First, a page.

Boston bombing could prompt US, Russia cooperation

Tuesday - 4/23/2013, 12:11pm EDT

Associated Press

WASHINGTON (AP) -- The Boston Marathon bombings could provide an opportunity for the U.S. and Russia to find some common ground for cooperation as authorities investigate the two ethnic Chechens accused of carrying out the attack.

Ties between the two nations have soured over disputes about stopping Syria's civil war, child adoptions and other issues. But understanding how the brothers became radicalized is of paramount importance to Washington as it seeks to prevent similar attacks. It's also important to Moscow, which long has battled terrorism in its southern territories.

"Our folks are working right now in cooperation with the Russians on this," Secretary of State John Kerry said Tuesday in Brussels after meeting with Russian Foreign Minister Sergey Lavrov. "There were connections of certain family members to Russia and to the accused with respect to Russia. So this is being pursued."

Investigators in the United States are trying to figure out how Tamerlan Tsarnaev, 26, and his 19-year-old brother Dzhokhar evolved from asylum seekers to apparently assimilated U.S. residents to alleged terrorist bombers.

Tamerlan was killed during a furious getaway attempt last week after the bombings that killed three people and left more than 180 injured. Dzhokhar is hospitalized in serious condition with a neck wound and has been charged with crimes that could lead to the death penalty.

So far, no definitive answer on the Tsarnaevs' motivations has been provided, but the U.S. says it is coordinating closely with Russia.

While the tragedy offers a chance for the U.S. and Russia to enhance cooperation, it also risks hardening resentment between former Cold War foes which, under President Barack Obama and Prime Minister Vladimir Putin, have seen efforts to "reset" relations falter. Even their counterterrorism coordination has sometimes been strained.

Much depends on how the U.S. and Russian governments mobilize the emotions produced by Boston a week after one of the most significant terrorist attacks on U.S. soil since 9/11.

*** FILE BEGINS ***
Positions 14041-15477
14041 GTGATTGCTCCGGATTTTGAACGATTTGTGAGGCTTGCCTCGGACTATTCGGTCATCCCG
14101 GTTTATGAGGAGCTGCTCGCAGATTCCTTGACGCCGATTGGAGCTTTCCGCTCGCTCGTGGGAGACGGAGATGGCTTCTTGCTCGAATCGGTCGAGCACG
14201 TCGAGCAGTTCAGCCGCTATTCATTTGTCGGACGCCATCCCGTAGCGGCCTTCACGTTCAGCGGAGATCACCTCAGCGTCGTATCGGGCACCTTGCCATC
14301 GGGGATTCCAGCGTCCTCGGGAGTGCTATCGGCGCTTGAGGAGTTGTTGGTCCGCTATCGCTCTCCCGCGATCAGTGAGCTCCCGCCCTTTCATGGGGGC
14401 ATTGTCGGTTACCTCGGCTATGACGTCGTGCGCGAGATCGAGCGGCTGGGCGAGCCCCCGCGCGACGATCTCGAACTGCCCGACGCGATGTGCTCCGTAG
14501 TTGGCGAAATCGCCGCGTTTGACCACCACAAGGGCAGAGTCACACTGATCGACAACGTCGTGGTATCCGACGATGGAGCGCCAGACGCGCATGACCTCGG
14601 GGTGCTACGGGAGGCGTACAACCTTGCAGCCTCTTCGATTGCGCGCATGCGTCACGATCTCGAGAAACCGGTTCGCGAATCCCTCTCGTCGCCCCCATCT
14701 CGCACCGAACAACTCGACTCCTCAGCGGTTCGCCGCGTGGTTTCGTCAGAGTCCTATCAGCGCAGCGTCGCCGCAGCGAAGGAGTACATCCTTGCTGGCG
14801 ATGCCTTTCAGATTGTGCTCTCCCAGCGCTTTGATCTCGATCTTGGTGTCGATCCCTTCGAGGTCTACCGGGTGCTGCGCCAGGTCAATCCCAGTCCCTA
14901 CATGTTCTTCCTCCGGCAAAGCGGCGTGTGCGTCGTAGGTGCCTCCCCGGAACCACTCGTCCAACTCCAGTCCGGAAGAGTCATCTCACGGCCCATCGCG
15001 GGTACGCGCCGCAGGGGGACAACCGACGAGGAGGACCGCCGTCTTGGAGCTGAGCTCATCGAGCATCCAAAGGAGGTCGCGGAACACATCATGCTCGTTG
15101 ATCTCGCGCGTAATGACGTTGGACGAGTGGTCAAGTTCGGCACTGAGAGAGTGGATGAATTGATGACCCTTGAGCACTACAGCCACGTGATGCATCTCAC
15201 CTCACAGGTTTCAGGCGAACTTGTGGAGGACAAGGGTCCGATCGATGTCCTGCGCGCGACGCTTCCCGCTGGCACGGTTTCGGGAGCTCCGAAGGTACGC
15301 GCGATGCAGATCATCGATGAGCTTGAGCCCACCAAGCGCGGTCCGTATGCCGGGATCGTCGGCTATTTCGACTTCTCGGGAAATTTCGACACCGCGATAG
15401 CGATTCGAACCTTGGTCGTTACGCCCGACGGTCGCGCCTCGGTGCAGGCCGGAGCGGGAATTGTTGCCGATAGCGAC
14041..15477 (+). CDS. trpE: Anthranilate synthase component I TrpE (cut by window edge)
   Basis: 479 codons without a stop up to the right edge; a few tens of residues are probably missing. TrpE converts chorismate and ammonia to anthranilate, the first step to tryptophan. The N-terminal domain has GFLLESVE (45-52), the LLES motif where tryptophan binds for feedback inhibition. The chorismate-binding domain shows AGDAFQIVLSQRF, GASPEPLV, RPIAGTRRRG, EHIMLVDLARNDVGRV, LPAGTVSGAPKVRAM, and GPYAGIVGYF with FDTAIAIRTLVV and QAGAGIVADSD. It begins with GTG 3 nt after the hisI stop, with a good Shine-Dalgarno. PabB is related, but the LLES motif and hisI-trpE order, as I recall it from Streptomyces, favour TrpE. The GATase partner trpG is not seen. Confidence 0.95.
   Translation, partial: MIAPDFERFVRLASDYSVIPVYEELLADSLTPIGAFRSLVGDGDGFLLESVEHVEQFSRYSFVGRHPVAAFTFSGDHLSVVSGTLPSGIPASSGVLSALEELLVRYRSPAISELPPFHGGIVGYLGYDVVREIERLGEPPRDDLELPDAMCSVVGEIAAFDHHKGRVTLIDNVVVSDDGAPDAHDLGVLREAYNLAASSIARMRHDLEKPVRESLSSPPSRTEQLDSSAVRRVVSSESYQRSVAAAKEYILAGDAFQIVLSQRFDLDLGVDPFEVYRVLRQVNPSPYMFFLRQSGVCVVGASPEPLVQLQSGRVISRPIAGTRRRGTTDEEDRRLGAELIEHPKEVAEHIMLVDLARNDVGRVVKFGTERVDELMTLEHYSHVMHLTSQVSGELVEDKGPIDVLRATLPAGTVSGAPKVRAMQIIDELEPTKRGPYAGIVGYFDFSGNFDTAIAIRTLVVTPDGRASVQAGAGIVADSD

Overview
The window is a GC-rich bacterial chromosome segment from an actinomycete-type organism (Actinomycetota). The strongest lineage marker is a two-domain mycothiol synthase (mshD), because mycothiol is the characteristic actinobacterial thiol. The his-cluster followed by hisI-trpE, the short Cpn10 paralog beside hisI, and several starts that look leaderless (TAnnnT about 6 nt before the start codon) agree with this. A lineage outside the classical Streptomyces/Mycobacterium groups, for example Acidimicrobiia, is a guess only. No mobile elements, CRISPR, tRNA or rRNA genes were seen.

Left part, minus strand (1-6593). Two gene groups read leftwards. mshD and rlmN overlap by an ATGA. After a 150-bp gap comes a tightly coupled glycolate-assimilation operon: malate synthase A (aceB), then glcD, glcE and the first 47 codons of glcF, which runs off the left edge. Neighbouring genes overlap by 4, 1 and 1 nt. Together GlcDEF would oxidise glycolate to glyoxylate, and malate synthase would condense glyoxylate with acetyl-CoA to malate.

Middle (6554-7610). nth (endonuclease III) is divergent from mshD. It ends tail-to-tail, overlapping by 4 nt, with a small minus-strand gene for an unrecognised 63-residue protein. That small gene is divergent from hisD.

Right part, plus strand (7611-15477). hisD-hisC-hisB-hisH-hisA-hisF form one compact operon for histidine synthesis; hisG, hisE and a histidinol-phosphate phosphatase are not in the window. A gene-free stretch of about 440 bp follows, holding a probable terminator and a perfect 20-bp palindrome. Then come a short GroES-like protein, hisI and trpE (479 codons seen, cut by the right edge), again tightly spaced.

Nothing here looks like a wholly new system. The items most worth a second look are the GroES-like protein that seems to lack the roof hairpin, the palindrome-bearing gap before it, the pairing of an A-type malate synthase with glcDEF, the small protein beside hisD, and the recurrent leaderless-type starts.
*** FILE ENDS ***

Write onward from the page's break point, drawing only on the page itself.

The American public is demanding quick answers. In Russia, one prominent official already has declared the twin bombings an American problem. And even if U.S. or Russian authorities never link the attack to Chechen extremist groups, some fear the Kremlin nevertheless will use that as added justification for a harsher crackdown on the Muslim-majority region, especially as it prepares to welcome the world to the 2014 Winter Olympics.

"Certainly, this incident is going to lead both sides to re-examine the issue" of intelligence sharing, said Andrew Kuchins, a Russia analyst at the Center for Strategic and International Studies. "It's not hard for Russia to imagine that these two brothers who became radicalized in the United States could have been inspired to go back to Russia to launch an attack."

Anya Schmemann at the Council on Foreign Relations said both sides want to mend ties but it's hard to say whether the Boston bombings will prove "an opportunity for U.S.-Russian cooperation or if it will lead to an overly aggressive Russian response in the North Caucasus that could be worrisome for the United States."

Obama and Putin spoke last week by telephone and the American leader praised the "close cooperation that the United States has received from Russia on counterterrorism in the wake of the Boston attack," according to a White House statement.

And his national security adviser, Tom Donilon, was just recently in Moscow for talks on a range of bilateral problems.

On Syria, Russia backs President Bashar Assad's regime while Washington supports the rebels trying to oust him. The countries are bickering over Putin's crackdown on civil society groups and his order to halt any future American adoptions of Russian children. U.S. missile defense plans in Europe are also a sore point.

A modest improvement in counterterrorism cooperation is unlikely to fundamentally change these splits. But it could at least halt a slide in relations that has left few in the Obama administration still touting the benefits of its much-hyped "reset" of four years ago.

Regarding Boston, the Russian government will only be too happy if the trail leads to Chechen militant groups it has blamed for far deadlier terrorist attacks in Russia over the last decade and a half.

They've served as Putin's primary rallying cry for crackdowns in the Russia's restive South, to which the U.S. has responded ambivalently. Any connection to an Islamist separatist group would dovetail with Russia's oft-repeated argument that Syria's rebels ought to be feared and that the Assad regime's collapse would risk greater international terrorism.

Chechnya's conflict began with a separatist war in the 1990s after the Soviet Union fell apart, morphing into an Islamist insurgency that Putin brutally suppressed a decade later. An estimated 100,000 people were killed.